To make GPA statistics comparable with the SP-case performance categories in Table 2, we calculated a mean GPA for each SP-case for each time segment and subsequently computed an overall SP-case mean GPA for each time segment. Performance group criteria remained the same as those for comparisons between the classical and model-based methods. Overall, the distribution patterns of the GPA and model-based statistics were similar to those observed in the comparison between the classical and model-based distributions. Explicitly, the GPA and model-based distributions were quite similar for the difficulty parameter. However, just as in the comparison between the classical and model-based methods, the quantitative approach based on SP-case statistics was able to detect finer SP performance differences than the qualitative approach because of the availability of discrimination parameters. Over time, there was more dispersion of SP-cases across the performance distribution for the discrimination parameter with the model-based estimates than with GPA statistics. The observance of larger differences in discrimination signifies more variation in discrimination when model-based parameters are compared with SP video monitoring outcomes, which further demonstrates the greater potential of the common factor model to capture variation in SP-case discrimination.

Discussion

Research has shown that the interpersonal relationship between physician and patient in the practice of medicine may affect patient outcomes.8 Therefore, proper and accurate assessment of competency in communication and interpersonal skills is a vital part of medical education.9 SPs are an essential element in the high-stakes assessment of clinical skills. Although variations in SP performance can be adjusted psychometrically for scoring purposes, ensuring that SPs sustain an acceptable level of performance prior to such adjustment is imperative. Exploring methods to enhance the monitoring of SP performance is in keeping with the goal of state-of-the-art clinical skills assessment.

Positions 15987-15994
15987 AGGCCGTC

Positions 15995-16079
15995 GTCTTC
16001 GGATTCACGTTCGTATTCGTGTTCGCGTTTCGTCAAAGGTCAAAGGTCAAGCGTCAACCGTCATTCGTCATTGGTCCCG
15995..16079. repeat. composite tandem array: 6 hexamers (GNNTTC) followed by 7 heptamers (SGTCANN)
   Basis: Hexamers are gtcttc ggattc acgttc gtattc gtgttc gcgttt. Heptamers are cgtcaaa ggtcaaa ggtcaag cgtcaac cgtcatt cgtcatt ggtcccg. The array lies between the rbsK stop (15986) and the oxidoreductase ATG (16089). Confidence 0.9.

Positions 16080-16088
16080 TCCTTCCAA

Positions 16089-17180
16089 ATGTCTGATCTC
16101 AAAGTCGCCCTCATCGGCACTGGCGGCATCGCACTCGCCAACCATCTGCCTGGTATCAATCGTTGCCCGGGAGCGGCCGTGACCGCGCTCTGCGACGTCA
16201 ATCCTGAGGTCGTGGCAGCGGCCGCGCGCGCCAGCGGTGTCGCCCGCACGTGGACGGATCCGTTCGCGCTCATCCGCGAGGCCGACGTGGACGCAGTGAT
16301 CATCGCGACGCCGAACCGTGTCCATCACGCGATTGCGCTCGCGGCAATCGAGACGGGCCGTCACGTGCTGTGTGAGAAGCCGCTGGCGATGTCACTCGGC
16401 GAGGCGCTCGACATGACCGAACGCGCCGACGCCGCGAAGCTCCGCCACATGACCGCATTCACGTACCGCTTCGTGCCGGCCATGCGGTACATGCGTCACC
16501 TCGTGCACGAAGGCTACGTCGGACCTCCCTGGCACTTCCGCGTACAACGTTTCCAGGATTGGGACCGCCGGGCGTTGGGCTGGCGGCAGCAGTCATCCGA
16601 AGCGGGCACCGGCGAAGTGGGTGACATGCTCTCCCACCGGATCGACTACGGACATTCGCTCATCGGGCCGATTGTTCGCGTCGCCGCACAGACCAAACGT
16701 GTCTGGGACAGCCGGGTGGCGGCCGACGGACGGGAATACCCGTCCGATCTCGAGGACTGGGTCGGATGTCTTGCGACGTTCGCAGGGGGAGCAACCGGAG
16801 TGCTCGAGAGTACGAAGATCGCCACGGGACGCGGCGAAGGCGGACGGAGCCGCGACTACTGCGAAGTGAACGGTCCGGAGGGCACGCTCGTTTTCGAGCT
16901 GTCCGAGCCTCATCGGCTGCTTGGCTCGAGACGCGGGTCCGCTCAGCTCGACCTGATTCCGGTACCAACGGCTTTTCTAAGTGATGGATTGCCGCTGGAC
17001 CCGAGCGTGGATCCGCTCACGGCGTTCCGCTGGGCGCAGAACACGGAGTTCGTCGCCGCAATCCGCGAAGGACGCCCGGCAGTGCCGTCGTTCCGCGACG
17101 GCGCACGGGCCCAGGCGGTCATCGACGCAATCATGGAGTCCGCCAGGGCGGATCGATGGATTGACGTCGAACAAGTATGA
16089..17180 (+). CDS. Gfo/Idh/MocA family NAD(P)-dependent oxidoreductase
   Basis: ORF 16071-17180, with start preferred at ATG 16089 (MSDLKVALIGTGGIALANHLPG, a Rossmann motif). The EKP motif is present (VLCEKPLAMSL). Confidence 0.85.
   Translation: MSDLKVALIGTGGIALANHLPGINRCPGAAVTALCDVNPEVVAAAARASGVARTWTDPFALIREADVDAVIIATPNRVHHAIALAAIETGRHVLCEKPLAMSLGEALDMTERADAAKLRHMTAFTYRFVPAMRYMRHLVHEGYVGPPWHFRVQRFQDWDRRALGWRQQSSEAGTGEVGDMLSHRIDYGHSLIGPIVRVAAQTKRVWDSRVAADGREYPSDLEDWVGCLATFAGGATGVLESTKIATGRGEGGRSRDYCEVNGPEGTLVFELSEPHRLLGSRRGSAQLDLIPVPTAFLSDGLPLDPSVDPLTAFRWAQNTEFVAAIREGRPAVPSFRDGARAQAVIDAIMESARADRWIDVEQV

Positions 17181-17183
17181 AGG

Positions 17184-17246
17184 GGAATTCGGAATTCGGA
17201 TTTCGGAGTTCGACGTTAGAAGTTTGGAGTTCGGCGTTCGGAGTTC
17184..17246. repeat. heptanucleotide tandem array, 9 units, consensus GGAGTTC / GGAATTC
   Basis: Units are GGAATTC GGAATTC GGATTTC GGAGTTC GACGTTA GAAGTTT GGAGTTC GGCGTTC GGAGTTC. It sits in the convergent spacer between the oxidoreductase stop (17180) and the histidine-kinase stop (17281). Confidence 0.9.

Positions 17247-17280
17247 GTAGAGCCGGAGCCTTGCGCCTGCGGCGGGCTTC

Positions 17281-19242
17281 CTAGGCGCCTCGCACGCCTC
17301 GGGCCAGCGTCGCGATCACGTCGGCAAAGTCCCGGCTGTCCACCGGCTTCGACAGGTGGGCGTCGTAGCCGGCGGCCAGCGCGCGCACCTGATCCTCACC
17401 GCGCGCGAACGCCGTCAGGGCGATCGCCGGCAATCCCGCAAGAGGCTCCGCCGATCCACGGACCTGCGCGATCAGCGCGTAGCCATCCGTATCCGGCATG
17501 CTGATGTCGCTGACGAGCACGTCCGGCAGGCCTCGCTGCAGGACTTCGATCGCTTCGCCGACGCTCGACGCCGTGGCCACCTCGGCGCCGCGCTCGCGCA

Video monitoring and evaluation of classical difficulty and discrimination estimates by SP-case are a customary part of the approach to comprehensive SP quality assurance in high-stakes assessment of clinical skills. Video monitoring covers the qualitative observation of all aspects of selected SP encounters, whereas statistics based on classical measurement theory have proven useful for providing quantitative assessments of leniency and discrimination among SPs portraying identical cases. The use of both types of evaluation triggers more qualitative investigation into seemingly aberrant patterns of SP-case behavior to inform training interventions. Longitudinally, incorporation of the classical measurement model or the common factor model in evaluating SP-case difficulty and discrimination can establish performance trends to compel interventions to assure SP quality. Although SP-case difficulty evaluation appears to benefit equally from the use of either the classical measurement method or the common factor model method, the common factor model offers an additional layer of inference with regard to evaluating SP-case discrimination. The common factor model may also dictate better allocation of training intervention resources, helping to guard against both missed opportunities for remediation and unnecessary remediation.